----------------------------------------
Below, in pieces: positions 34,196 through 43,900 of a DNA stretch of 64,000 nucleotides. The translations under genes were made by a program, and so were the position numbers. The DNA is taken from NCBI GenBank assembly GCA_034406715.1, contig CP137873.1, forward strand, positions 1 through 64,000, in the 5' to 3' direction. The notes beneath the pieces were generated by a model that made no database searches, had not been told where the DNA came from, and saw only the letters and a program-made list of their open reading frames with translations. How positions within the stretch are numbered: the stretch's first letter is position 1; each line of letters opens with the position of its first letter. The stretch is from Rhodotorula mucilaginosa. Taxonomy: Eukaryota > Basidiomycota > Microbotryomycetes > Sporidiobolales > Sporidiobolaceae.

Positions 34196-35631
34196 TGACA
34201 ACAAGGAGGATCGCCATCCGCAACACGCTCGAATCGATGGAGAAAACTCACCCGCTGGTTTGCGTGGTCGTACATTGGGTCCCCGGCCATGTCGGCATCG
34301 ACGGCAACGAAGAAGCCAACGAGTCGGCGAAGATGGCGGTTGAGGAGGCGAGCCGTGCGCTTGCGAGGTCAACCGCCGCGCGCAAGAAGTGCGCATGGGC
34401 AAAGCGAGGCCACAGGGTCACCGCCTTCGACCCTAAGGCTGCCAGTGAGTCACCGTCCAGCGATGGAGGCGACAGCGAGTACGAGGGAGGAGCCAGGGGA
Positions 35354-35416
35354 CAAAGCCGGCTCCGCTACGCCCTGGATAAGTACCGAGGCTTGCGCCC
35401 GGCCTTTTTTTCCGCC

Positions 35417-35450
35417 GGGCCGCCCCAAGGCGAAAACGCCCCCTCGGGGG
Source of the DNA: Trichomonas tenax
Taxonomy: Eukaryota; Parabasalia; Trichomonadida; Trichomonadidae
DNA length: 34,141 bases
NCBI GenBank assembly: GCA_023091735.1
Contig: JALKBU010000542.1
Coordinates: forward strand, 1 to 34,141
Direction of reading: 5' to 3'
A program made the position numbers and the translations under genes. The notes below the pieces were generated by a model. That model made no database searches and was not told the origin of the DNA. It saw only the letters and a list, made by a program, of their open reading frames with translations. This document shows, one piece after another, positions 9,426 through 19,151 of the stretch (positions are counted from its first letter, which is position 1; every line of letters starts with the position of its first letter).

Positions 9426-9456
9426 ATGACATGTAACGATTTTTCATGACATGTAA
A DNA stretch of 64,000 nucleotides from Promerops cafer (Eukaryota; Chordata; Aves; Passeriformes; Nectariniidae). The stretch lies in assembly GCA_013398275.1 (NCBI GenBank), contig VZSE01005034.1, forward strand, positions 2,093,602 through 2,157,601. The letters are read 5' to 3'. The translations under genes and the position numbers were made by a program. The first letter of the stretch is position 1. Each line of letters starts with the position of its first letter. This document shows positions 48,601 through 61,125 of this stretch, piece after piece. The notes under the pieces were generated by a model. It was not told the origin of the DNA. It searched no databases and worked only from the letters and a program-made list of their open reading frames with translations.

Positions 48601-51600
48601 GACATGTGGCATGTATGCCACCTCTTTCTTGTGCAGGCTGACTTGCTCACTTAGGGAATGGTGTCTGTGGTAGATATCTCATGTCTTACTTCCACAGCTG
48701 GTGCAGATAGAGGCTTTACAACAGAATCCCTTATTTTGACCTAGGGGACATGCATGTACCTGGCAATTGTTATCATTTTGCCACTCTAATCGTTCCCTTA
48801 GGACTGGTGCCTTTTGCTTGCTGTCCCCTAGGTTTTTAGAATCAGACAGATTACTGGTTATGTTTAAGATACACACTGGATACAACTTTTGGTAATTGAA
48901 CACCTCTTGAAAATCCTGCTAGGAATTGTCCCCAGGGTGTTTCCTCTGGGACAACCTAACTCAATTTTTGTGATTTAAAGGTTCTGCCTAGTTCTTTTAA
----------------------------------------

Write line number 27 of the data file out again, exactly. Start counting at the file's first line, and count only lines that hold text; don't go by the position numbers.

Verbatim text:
48901 CACCTCTTGAAAATCCTGCTAGGAATTGTCCCCAGGGTGTTTCCTCTGGGACAACCTAACTCAATTTTTGTGATTTAAAGGTTCTGCCTAGTTCTTTTAA